VIII. Modern Magic
One of the inevitable results of draining everything but the physical and chemical out of matter and so reducing it to pure mechanism is that it becomes quite impossible to account on rational grounds for the objective phenomena of life and mind and for the evolution of the living out of the non‑living. The attempt to explain these away by reducing them to physical, terms is so hopelessly artificial that it immediately breaks down. Now since ex hypothesi the only material factors are mechanical and the only scientifically rational effects are calculable and predictable resultants, how do you account for life, and how do you explain the evolution of totally new and un-
predictable types, such as the bird evolving out of a reptile? There can be only one solutiona vital force must be at work. But it is the whole aim of the scientist to reduce such new effects to law, to analyze until he has all the conditions and factors responsible for them. To invoke a vital force is to sabotage investigation and scientists have been severe on the vitalists in consequence. Biologists have strongly opposed the attribution of evolution to this non‑material mystical urge, this impart of pure spirit on pure matter. They have sought and, to a considerable and steadily increasing degree, found scientific causes for evolutionary change. Where gaps in the causal chain are still unbridged the scientist does not immediately postulate the necessity for miracle but simply continues his investigation in the faith that discoverable causes are there. He points out that it is precisely this attitude, in contradiction to baffled surrender to vitalism, that has in the past solved innumerable similar problems which would never have been solved if a supernatural cause had been assumed.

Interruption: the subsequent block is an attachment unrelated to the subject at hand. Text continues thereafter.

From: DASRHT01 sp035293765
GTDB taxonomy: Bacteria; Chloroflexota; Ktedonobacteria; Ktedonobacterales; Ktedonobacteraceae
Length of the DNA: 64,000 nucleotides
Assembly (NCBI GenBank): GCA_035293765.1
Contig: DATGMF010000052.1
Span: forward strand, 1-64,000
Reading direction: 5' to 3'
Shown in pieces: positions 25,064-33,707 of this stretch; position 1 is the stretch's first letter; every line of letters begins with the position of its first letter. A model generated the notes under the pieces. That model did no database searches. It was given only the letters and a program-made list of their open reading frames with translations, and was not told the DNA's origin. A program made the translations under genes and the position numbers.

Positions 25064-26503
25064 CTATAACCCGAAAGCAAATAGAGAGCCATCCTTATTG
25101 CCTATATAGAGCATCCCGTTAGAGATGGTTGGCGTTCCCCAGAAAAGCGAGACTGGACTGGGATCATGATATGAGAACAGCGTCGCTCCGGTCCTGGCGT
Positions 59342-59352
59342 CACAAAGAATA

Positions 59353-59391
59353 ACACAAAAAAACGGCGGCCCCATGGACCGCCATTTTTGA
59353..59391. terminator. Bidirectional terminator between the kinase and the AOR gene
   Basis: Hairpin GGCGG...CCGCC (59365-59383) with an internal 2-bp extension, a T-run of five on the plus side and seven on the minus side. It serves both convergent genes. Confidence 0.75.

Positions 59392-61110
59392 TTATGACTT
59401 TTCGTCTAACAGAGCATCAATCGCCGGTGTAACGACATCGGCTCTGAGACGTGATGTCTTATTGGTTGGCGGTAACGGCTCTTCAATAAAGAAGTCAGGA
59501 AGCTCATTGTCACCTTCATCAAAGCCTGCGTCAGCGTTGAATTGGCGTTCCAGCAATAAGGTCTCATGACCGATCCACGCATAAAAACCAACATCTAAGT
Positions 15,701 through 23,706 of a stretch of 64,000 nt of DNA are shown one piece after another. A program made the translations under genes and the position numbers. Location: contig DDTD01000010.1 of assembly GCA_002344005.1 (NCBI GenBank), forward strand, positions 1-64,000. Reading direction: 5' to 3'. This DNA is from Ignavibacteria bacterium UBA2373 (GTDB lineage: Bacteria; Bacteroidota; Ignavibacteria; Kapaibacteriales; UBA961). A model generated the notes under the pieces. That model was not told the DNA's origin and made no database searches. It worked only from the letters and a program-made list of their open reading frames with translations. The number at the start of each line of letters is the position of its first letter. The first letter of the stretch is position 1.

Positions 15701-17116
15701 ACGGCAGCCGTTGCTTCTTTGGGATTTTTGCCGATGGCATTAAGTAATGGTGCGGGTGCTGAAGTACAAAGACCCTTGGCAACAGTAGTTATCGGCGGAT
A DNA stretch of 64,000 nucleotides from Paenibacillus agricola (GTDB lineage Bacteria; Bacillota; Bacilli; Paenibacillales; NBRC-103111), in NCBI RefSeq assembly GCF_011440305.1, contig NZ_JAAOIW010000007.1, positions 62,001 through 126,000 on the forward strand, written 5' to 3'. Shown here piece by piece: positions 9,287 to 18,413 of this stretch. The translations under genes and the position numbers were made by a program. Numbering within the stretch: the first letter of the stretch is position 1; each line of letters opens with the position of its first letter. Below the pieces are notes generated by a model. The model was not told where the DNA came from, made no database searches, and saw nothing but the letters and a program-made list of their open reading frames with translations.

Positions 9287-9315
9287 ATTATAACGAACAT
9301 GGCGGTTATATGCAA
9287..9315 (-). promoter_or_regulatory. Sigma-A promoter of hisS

Vitalism, however, arises from a mistake as to the real meaning of cause and effect. When Eddington declares that "no physicist today believes in scientific determinism" he expresses the common irrationalist view that law is only a statement of high probability based on statistical averages and not, therefore, a statement of necessity. If this is the case, then three important results follow. Firstly, the door is opened to the operation of purely spiritual factors, thus vindicating the reality and independence of the non‑material world. Secondly, an indefinite sphere is indicated outside the bounds of scientific understanding and control, within which will be included human conduct, society, politics and economics. Thirdly, science itself suffers. Law has always been regarded by scientists as a higher level of physical reality which explains the world as we find it in experience. This new doctrine rejects that notion and asserts that there are nothing but experiences or facts and that "laws" merely summarize them for our convenience.
The older scientific view was based on the theory that the only kind of law or causal necessity was a mathematical or I one in which reason by itself can deduce the effect the cause or find the effect to be already in the cause, in
which case, of course, nothing really new can ever happen.